With over a decade of service under its robotic belt, NASA’s Opportunity Mars rover has set a new record for most miles driven by an off-Earth vehicle.
“Designed to Drive 1 Kilometer”
On July 27, Opportunity drove roughly 157 feet—not much by human driving standards. But, it brought the rover’s odometer to 25.01 miles (approximately 40 kilometers), a remarkable feat for a vehicle hundreds of thousands of miles removed from Earth.
“Opportunity has driven farther than any other wheeled vehicle on another world,” said John Callas, Project Manager of NASA’s Mars Exploration Rover Project in a news release. “This is so remarkable considering Opportunity was intended to drive [only] about one kilometer and was never designed for distance.
“But what is really important is not how many miles the rover has racked up, but how much exploration and discovery we have accomplished over that distance.”
The rover uses an array of instruments to study the Martian surface, including a robotic arm, a “weather station,” a high-powered laser, a drill, and, most intriguing of all, a ten-and-a-half pound (roughly 5 kg) block of plutonium-238, which serves at its power source.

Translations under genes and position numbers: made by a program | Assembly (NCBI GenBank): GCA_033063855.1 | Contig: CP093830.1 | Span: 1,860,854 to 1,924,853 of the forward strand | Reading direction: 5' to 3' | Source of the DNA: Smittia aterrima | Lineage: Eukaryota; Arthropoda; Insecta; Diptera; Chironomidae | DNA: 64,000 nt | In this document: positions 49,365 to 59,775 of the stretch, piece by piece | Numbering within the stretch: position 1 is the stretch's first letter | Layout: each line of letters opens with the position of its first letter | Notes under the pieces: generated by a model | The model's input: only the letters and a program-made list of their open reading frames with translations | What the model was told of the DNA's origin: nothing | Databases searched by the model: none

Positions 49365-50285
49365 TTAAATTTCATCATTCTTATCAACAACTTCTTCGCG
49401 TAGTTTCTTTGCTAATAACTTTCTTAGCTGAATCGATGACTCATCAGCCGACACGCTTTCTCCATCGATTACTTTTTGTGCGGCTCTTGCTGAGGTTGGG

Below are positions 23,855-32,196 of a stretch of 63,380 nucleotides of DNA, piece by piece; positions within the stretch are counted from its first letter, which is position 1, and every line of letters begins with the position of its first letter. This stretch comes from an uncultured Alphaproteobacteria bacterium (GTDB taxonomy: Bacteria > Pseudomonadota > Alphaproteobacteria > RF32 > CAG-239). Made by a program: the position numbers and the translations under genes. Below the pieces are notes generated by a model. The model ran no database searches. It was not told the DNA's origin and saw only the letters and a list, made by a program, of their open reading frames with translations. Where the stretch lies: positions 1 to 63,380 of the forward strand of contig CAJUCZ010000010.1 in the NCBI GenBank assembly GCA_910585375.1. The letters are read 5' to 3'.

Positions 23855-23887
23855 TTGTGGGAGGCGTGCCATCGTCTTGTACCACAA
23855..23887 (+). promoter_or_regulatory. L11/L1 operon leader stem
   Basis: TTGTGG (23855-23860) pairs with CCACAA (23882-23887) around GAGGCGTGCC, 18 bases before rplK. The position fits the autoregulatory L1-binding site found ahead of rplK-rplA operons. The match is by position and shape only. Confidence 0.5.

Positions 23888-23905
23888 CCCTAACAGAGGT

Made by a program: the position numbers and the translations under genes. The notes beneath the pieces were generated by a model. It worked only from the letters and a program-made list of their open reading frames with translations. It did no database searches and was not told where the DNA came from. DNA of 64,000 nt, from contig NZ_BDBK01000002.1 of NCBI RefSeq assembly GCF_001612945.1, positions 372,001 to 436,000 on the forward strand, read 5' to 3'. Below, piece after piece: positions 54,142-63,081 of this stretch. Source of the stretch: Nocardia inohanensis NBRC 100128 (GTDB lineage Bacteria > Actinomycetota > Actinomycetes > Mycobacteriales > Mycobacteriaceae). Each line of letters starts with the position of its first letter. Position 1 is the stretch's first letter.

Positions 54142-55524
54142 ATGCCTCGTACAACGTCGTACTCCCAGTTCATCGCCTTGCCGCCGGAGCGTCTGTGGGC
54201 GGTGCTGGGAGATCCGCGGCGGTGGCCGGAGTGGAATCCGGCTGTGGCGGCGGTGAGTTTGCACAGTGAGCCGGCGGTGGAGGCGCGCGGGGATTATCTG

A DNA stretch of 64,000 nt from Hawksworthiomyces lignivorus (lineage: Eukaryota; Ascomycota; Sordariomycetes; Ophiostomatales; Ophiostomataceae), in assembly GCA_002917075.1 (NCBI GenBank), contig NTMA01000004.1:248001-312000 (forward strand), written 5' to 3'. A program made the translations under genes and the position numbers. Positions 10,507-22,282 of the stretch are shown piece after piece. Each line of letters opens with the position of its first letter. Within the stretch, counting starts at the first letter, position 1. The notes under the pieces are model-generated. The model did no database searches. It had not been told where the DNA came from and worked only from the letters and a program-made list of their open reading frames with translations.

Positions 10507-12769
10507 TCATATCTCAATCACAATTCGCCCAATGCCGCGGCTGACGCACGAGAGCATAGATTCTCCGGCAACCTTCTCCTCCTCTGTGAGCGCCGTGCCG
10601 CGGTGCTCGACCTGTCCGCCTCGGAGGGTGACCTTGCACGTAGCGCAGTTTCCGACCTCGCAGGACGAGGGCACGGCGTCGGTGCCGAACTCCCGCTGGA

Opportunity’s latest excursion brought it to the western rim of Mars’ Endeavour Crater, where it examined clay and sulfate minerals found in the crater’s surface. The rover’s next big trek will be to an area known as Marathon Valley. Fittingly, Opportunity’s travel to this location will raise its total distance to 26.2 miles.
Old Record Stood for 41 Years
The previous record for off-Earth wheeled travel was held by Lunokhod 2, a Russian rover that reached the Moon in January 1973. According to NASA, Lunokhod 2 traveled roughly 24.2 miles (39 kilometers) in under five months. As Opportunity has been on Mars since 2004, it’s clearly not breaking any Martian speed records.